Ottawa: In the sixth consecutive increase since March, Canada’s central bank on Wednesday raised its benchmark interest rate by 50 basis points to 3.75 per cent.

This is the Quantitative tightening continues and is complementing increases in the policy rate.

The central bank is also expecting that the policy rate may also be rised further soon depending on how monetary policy is working to slow demand, how supply challenges are resolving and how inflation and inflation expectations are responding to this tightening cycle.

In a statement, Bank of Canada said that this decision has been taken amid rising inflation in Canada remains high and broad-based. Inflation has come down in recent months, but we have yet to see a generalized decline in price pressures.

Governor Tiff Macklem: “Higher policy interest rates are beginning to slow demand. We expect the effects of higher interest rates to continue to work through the economy, moderating household spending and business investment.”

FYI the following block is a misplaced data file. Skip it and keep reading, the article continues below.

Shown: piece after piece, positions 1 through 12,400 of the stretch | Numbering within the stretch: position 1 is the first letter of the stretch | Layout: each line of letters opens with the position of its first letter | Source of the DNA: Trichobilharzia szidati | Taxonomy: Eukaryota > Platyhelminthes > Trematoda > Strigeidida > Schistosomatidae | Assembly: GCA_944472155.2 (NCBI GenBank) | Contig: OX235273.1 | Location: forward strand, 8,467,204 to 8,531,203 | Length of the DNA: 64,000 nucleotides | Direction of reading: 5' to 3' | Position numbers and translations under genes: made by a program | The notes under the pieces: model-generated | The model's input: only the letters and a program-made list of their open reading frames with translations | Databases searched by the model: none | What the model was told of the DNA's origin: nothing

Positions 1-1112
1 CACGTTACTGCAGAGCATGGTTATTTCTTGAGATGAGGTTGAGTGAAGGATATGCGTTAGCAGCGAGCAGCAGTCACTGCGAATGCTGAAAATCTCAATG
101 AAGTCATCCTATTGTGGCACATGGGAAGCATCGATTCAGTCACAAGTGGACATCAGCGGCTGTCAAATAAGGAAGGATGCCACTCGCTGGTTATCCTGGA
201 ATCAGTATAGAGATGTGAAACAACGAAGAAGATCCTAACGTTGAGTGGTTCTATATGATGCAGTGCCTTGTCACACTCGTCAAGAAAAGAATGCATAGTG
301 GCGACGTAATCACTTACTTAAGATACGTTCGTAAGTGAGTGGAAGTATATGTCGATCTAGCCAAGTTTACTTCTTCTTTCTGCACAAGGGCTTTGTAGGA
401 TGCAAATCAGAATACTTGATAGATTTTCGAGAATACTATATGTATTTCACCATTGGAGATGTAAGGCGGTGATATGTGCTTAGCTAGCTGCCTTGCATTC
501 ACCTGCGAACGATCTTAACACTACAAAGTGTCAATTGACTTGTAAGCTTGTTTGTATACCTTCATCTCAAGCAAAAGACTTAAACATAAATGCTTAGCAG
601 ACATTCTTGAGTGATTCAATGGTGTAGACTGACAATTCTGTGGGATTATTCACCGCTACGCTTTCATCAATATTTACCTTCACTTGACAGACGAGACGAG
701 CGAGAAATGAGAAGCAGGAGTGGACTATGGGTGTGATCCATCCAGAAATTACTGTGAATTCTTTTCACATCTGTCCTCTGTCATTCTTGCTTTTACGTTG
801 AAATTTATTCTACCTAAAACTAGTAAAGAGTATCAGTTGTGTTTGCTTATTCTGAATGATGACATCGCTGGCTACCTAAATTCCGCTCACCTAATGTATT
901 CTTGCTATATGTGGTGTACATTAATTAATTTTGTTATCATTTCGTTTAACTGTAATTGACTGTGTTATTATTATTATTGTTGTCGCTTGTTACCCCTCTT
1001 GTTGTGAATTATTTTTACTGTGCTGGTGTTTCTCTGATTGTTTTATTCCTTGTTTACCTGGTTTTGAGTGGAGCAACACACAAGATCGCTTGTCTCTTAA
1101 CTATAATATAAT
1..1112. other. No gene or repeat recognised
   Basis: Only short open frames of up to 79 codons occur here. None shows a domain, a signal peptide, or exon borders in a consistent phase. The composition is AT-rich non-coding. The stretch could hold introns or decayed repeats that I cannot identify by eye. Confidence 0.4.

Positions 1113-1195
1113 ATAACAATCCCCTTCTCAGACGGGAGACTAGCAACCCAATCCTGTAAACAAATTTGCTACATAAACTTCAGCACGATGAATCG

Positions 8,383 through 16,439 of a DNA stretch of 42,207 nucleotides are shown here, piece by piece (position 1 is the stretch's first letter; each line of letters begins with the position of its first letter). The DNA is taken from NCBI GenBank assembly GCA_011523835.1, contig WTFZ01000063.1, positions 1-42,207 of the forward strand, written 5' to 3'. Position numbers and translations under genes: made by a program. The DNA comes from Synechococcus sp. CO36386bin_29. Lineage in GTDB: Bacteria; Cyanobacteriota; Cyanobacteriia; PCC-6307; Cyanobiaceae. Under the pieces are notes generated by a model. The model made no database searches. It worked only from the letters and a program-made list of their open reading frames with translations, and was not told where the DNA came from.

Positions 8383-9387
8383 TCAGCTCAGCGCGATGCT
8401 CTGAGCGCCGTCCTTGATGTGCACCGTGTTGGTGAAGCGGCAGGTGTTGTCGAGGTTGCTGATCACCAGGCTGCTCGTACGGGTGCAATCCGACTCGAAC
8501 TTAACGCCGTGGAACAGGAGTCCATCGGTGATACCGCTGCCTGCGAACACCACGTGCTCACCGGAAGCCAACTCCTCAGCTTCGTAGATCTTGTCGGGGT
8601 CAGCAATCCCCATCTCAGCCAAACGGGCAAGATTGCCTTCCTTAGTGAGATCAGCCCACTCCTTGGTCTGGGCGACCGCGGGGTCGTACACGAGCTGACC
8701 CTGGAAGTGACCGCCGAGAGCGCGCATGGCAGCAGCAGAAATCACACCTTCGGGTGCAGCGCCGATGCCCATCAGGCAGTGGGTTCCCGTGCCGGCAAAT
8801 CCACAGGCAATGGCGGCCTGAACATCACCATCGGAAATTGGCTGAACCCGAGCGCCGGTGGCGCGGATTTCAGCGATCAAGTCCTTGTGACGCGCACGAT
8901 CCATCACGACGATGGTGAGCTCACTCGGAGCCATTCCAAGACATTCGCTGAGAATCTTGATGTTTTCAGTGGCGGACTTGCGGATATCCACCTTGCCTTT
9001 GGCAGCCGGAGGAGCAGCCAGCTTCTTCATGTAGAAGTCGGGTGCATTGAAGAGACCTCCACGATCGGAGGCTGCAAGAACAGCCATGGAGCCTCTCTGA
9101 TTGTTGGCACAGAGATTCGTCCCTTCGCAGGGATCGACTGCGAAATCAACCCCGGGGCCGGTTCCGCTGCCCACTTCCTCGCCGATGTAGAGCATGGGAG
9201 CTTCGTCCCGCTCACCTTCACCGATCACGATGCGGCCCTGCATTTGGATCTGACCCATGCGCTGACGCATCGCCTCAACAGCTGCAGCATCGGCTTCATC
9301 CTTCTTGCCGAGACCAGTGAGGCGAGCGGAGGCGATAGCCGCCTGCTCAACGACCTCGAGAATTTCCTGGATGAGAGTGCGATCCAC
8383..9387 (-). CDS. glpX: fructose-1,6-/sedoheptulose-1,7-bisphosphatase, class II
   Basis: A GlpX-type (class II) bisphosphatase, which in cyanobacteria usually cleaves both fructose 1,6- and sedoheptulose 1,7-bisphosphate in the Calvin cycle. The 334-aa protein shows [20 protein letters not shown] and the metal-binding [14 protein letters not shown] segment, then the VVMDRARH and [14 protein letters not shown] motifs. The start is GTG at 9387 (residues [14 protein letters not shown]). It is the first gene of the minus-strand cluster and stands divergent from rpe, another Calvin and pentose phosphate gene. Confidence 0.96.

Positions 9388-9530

Since June, inflation in Canada has come down from 8.1% to 6.9%. Though welcome, most of that decline reflects a drop in gasoline prices. Inflation in Canada is broad-based, reflecting large increases in both goods and services prices.

About two-thirds of the components of the consumer price index (CPI) have risen by more than 5% over the last year. And rising prices for essentials like groceries and rent are hitting lower income Canadians particularly hard.

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